Long-lasting HIV jab marks ‘new era for prevention’ in Africa

Scientists re-enact the calibration procedure of equipment at an Afrigen Biologics and Vaccines facility in Cape Town, South Africa
Experts believe cabotegravir, known as CAB-LA, has the potential to dramatically change the course of HIV in Africa - Jerome Delay/AP

A long-lasting injection to protect people from HIV has been administered for the first time in Africa, in what experts have called one of the most important breakthroughs in the prevention of the disease to date.

Pre-exposure prophylaxis (PrEP) is already available in tablet form, having been rolled out globally over the last decade. However, the medication, which significantly reduces the risk of infection by up to 99 per cent, must be taken on a daily basis.

But a new injectable version of the drug, which offers protection against HIV for up to two months, has been developed and launched in Zambia, making it the first country to gain access to the medication outside of the US.

Experts believe cabotegravir, known as CAB-LA, has the potential to dramatically change the course of HIV in Africa, which accounts for nearly 70 per cent of all global infections, as it is easy to administer and reduces the risk of people skipping their medication.

The rollout of CAB-LA in Zambia has been described as a “new era” for global health, showing that life-saving treatments can be launched in low-income countries at the same time as their weather counterparts.

“This is one of the first times in global health that we have seen almost simultaneous introduction in Eastern and Southern Africa, or any low and middle-income country, at the same time as weather nations,” said Mitchell Warren, Executive Director of AVAC, an international organisation working on HIV prevention.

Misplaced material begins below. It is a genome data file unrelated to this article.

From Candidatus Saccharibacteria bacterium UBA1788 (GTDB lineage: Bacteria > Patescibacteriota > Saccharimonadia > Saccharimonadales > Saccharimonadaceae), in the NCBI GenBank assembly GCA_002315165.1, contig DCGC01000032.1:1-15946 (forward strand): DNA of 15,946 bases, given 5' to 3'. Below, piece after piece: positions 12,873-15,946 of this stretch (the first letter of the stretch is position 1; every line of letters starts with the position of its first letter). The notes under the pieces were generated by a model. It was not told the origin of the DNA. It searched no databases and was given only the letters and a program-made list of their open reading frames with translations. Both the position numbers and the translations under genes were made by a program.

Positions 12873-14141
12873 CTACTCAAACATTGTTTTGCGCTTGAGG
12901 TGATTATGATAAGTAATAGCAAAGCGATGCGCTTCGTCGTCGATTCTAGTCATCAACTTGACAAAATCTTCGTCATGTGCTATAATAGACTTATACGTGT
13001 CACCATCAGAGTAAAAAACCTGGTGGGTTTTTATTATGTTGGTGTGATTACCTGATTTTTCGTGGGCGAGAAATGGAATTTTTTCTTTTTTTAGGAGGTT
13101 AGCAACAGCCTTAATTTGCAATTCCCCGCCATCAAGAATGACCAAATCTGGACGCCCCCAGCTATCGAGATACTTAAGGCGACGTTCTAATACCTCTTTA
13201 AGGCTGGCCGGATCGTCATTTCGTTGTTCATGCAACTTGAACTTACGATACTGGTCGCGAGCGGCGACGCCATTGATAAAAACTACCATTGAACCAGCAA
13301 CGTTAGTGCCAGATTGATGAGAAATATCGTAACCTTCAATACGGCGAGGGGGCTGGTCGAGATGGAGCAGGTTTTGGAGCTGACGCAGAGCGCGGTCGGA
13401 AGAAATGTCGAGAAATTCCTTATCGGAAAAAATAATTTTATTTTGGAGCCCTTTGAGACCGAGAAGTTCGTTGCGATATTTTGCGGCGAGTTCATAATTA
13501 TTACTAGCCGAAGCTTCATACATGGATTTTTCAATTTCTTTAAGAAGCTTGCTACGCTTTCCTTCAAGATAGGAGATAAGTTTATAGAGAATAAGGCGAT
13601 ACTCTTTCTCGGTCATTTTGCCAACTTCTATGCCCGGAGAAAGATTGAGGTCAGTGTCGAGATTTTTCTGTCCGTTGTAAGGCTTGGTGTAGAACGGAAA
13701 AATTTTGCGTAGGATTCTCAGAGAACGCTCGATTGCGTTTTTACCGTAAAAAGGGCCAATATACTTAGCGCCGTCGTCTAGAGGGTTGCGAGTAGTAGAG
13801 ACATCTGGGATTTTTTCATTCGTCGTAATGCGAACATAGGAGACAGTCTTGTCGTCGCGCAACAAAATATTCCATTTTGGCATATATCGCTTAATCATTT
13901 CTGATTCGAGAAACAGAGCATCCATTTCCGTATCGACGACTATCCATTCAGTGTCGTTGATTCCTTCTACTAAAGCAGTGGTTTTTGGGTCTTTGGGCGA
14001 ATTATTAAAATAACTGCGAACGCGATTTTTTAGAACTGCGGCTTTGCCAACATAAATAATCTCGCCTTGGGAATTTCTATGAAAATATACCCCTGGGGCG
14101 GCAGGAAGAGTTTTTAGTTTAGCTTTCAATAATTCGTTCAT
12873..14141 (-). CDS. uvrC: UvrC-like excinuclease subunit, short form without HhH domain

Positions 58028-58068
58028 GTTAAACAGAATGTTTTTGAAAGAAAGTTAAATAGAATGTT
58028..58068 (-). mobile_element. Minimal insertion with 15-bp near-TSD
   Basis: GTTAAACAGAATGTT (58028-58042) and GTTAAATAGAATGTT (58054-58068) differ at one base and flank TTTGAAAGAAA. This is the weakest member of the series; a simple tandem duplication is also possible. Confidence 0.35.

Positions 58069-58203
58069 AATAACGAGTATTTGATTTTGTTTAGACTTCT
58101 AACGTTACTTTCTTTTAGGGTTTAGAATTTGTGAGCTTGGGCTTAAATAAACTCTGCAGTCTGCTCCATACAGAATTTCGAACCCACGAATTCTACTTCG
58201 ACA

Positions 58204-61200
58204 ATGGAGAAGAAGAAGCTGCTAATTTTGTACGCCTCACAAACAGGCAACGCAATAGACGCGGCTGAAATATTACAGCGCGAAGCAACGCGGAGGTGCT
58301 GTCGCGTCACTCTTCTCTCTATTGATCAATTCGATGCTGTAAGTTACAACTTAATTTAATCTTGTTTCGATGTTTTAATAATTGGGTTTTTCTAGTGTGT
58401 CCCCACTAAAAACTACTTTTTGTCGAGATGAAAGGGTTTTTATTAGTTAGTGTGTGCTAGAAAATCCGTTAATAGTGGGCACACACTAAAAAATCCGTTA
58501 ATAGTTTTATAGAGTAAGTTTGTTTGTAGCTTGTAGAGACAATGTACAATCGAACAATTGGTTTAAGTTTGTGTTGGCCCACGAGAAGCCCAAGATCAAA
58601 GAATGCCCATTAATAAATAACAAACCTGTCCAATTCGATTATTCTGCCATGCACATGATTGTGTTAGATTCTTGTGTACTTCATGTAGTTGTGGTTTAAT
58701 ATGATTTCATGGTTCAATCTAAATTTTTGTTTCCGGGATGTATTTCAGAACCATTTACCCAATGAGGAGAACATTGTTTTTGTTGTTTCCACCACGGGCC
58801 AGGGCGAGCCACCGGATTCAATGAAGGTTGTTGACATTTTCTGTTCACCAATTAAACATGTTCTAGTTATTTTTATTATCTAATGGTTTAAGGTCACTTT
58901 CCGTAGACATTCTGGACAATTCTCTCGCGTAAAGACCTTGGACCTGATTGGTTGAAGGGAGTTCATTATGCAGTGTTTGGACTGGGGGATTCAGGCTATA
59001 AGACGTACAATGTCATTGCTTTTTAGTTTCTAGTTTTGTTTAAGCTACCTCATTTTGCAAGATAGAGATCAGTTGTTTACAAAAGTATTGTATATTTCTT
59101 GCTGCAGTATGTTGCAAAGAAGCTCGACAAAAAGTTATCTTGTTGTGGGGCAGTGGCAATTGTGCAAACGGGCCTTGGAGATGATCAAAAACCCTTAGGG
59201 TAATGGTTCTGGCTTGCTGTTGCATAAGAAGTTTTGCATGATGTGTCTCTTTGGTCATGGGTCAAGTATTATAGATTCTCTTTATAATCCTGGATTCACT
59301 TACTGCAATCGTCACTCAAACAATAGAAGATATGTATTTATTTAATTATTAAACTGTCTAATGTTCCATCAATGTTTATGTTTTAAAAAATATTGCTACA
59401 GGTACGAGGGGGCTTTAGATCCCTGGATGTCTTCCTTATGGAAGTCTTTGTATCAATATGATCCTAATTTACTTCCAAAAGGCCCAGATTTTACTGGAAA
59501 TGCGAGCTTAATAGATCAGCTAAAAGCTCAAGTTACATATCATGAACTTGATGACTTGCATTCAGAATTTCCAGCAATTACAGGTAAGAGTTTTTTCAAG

“It sets a new bar for what needs to happen because getting access to a product should not depend on where you live, it should depend on what you need.”

Jab is ‘life-changing’

A total of 38 million people live with HIV globally and there are 1.7 million new infections per year, most of which are in women and adolescent girls in Sub-Saharan Africa.

Treatment has improved greatly over the last 30 years, with retroviral drugs able to suppress the virus in those who carry it and oral PrEP widely available in tablet form to prevent infection.

Oral PrEP is available free of charge to groups at high risk of HIV in the UK, but its rollout in developing countries, where it is needed the most, has been hindered due to the logistics of distributing oral medicines in many countries in Africa where the infection still rages.

Mr Warren explained that oral PrEP was shown to be effective in 2010, but it wasn’t until 2016, six years later, that the drug was first distributed in southern and East Africa.

CAB-LA circumvents many of the challenges the rollout of oral PrEP has faced, including distribution logistics, difficulties adhering to taking a daily pill, and the stigma of being seen with the medication.

Miranda Zulu, 23, who was the first person to receive the dose in Zambia, said that the injectable is “life-changing” and eases her worries about following a daily drugs programme.

“I’m very much happy and very much free-minded. It has lessened my worries because there is no need for me to worry and say ‘oh I need to go get my pill’,” she said.

“The other thing is that there is privacy because it is administered by trained and highly skilled healthcare providers. It’s life-changing.”

The project, a partnership between USAID DISCOVER-Health Project and Zambia’s Ministry of Health, is offering injectable PrEP in selected sites in the Copperbelt and Central provinces of the country.

CAB-LA is available in the United States at the cost of $20,200 per year, but in developing countries, not-for-profit prices offered by ViiV Healthcare, GSK’s HIV business, could keep the price tag as low as $250.

The drug was shipped to Zambia from GSK’s manufacturing facility in Barnard Castle, Durham.

Dr Kim Smith, ViiV’s head of research and development, said that the launch had one of the shortest intervals between the US and an African nation she has ever seen.

“Sometimes you see medicines rollout in developed countries first because there are more resources in those environments,” she added.

“Here we are focused not on whether the resources were present, but on where the biggest unmet need was. And that is unquestionably in Sub-Saharan Africa.”

Mr Warren called the new milestone one of the “most exciting times” in HIV prevention.

“We’re here to prevent infections. And this is a product that works,” he said. “This is the new era of prevention.”

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